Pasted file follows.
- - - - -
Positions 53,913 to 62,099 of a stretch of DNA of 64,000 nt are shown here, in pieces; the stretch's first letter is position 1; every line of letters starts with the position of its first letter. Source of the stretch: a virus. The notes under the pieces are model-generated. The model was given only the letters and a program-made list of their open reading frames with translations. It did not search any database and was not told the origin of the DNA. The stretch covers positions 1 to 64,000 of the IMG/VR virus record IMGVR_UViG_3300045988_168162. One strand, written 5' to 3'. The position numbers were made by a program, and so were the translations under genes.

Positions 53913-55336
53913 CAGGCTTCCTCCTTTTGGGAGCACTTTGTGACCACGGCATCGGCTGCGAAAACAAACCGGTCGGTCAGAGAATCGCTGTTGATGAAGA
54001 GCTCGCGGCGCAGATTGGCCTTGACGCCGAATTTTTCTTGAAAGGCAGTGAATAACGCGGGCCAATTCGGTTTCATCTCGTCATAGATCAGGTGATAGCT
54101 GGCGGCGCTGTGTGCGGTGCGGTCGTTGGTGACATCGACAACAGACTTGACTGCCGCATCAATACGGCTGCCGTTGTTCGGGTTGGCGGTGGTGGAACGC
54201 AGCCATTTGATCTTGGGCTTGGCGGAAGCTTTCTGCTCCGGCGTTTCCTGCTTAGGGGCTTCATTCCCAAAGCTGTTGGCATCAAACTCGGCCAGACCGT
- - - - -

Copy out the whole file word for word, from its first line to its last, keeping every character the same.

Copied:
Positions 53,913 to 62,099 of a stretch of DNA of 64,000 nt are shown here, in pieces; the stretch's first letter is position 1; every line of letters starts with the position of its first letter. Source of the stretch: a virus. The notes under the pieces are model-generated. The model was given only the letters and a program-made list of their open reading frames with translations. It did not search any database and was not told the origin of the DNA. The stretch covers positions 1 to 64,000 of the IMG/VR virus record IMGVR_UViG_3300045988_168162. One strand, written 5' to 3'. The position numbers were made by a program, and so were the translations under genes.

Positions 53913-55336
53913 CAGGCTTCCTCCTTTTGGGAGCACTTTGTGACCACGGCATCGGCTGCGAAAACAAACCGGTCGGTCAGAGAATCGCTGTTGATGAAGA
54001 GCTCGCGGCGCAGATTGGCCTTGACGCCGAATTTTTCTTGAAAGGCAGTGAATAACGCGGGCCAATTCGGTTTCATCTCGTCATAGATCAGGTGATAGCT
54101 GGCGGCGCTGTGTGCGGTGCGGTCGTTGGTGACATCGACAACAGACTTGACTGCCGCATCAATACGGCTGCCGTTGTTCGGGTTGGCGGTGGTGGAACGC
54201 AGCCATTTGATCTTGGGCTTGGCGGAAGCTTTCTGCTCCGGCGTTTCCTGCTTAGGGGCTTCATTCCCAAAGCTGTTGGCATCAAACTCGGCCAGACCGT